There are many different emotions.
Robert Plutchik’s wheel of emotions includes eight basic and eight advanced emotions. Others list 50 or more emotions ranging from affection to worry. We all have emotions, however, the manner in which we display or conceal them range from unhealthy suppression to uncontrolled outbursts. And our ability to correctly identify and interpret emotions (our own and those of others) can be difficult, as the following true account humorously reveals.
At a stock show, a grand-champion lamb owned by a little girl was being auctioned. As the bids reached five dollars a pound, the girl, standing in the ring beside her lamb, began to cry. At ten dollars per pound, the tears were streaming liberally and she threw her arms tightly around the lamb’s neck. The higher the bids, the more she cried until a local businessman bought the lamb for more than $1000 and immediately returned it to the girl. The crowd applauded enthusiastically.
Sometime later, a man who’d witnessed the touching scene was judging some essays. He read one from a girl who told of the auctioning of her lamb. “The prices began to get so high,” she wrote, “that I started to cry from happiness. A man bought my lamb for much more than I ever dreamed I’d get and then returned the lamb to me. When I got home, Daddy barbecued the lamb and it was really delicious!”
Misinterpreted or not, emotions have their place. Jesus Himself was visibly and intensely emotional on several occasions. In John 11:35, “Jesus wept.” In Mark 6:34 He was moved to deep compassion as He observed people and they appeared to Him to be, “as sheep not having a shepherd.” All four gospels record Jesus exhibiting righteous anger as He evicted religious extortionists from the Temple in Jerusalem. In the Garden of Gethsemane He experienced such emotional agony that drops of blood appeared on His brow. Jesus possessed and experienced a full range of emotions without ever being emotionally out of control.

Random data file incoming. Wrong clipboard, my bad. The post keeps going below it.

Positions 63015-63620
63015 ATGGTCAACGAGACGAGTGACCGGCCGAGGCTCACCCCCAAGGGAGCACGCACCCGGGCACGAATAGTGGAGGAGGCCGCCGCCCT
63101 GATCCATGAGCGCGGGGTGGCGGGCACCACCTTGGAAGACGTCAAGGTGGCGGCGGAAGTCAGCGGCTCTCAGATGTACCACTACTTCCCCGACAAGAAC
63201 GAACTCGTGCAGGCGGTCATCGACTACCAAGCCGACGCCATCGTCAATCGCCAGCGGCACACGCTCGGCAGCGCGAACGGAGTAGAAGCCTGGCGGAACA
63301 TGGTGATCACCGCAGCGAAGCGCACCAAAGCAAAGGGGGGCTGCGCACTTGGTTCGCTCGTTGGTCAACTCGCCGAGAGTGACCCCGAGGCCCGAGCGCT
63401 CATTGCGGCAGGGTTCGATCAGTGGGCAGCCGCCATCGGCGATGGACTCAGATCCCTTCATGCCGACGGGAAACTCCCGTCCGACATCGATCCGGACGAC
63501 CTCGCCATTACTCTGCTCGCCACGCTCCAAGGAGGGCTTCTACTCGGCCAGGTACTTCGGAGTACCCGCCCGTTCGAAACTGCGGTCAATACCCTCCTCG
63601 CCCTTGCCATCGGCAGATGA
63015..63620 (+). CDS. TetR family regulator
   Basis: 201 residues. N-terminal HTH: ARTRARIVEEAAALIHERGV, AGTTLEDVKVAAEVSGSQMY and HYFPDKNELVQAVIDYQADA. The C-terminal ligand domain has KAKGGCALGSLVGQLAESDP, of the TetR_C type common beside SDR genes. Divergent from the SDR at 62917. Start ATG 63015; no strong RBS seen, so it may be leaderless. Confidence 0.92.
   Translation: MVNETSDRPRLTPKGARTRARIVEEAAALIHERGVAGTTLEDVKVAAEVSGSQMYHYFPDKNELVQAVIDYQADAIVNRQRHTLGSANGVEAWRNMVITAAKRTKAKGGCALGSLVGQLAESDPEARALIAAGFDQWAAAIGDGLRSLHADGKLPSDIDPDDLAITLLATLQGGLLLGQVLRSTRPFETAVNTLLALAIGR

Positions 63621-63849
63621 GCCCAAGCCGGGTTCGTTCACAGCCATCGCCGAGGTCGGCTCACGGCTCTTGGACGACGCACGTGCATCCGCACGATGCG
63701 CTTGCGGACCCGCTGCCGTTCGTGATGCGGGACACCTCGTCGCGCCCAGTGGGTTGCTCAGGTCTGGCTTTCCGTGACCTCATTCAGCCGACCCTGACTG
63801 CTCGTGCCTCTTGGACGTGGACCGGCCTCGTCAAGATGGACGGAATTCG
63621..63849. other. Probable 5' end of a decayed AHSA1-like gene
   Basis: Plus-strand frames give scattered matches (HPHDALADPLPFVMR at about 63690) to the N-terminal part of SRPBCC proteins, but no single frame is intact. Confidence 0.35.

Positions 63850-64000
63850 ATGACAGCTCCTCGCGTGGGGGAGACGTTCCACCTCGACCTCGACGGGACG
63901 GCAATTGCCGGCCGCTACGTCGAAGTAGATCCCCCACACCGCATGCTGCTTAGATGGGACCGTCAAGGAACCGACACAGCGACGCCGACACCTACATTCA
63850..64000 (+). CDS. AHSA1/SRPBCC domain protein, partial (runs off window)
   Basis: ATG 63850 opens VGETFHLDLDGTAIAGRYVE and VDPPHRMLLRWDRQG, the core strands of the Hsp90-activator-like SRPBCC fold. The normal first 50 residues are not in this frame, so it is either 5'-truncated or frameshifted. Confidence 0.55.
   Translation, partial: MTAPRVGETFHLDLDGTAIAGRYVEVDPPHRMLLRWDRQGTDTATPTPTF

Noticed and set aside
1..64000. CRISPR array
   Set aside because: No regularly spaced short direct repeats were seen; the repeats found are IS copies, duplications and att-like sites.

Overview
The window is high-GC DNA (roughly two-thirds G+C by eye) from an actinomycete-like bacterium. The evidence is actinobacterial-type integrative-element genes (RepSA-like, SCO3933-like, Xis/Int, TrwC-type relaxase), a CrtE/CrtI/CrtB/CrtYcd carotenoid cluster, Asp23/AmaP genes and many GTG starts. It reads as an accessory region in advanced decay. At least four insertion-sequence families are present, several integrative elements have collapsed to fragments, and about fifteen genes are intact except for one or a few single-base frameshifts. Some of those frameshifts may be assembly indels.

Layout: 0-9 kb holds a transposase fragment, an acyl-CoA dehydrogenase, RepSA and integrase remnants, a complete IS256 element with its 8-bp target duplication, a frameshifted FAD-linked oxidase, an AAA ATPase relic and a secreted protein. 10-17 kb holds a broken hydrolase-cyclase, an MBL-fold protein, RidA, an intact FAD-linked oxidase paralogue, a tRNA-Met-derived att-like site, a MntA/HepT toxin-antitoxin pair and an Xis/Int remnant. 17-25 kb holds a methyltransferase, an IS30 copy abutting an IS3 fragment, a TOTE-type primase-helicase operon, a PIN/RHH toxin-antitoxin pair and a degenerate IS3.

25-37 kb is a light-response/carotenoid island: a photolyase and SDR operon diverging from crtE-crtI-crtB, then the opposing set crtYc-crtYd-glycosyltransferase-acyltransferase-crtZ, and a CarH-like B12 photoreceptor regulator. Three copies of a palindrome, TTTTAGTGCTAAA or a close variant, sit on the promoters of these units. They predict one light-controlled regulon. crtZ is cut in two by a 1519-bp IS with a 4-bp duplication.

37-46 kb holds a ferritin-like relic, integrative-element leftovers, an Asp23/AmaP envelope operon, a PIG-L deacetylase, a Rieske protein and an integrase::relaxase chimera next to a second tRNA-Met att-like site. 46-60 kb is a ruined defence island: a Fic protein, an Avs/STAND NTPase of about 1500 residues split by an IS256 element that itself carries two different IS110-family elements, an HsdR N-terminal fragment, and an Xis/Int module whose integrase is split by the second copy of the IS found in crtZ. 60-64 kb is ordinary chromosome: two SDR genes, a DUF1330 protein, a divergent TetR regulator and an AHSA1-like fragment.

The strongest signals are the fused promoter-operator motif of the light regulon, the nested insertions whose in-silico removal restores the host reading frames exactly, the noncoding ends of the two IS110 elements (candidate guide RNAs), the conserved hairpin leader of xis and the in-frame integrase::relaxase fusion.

As humans, we can manipulate through emotions, misunderstand emotions, even become physically ill or mentally disturbed though emotional disorders. We are extremely vulnerable because of our emotions, but totally dysfunctional without them.
Bottom line? As one who finds that I become more emotional as I grow older, I find stability in recognizing that emotions make great servants, but poor masters.
But being a Christian after all is a package deal – and I as I yield my life to Jesus, the real Master, my emotions are wrapped up in the package.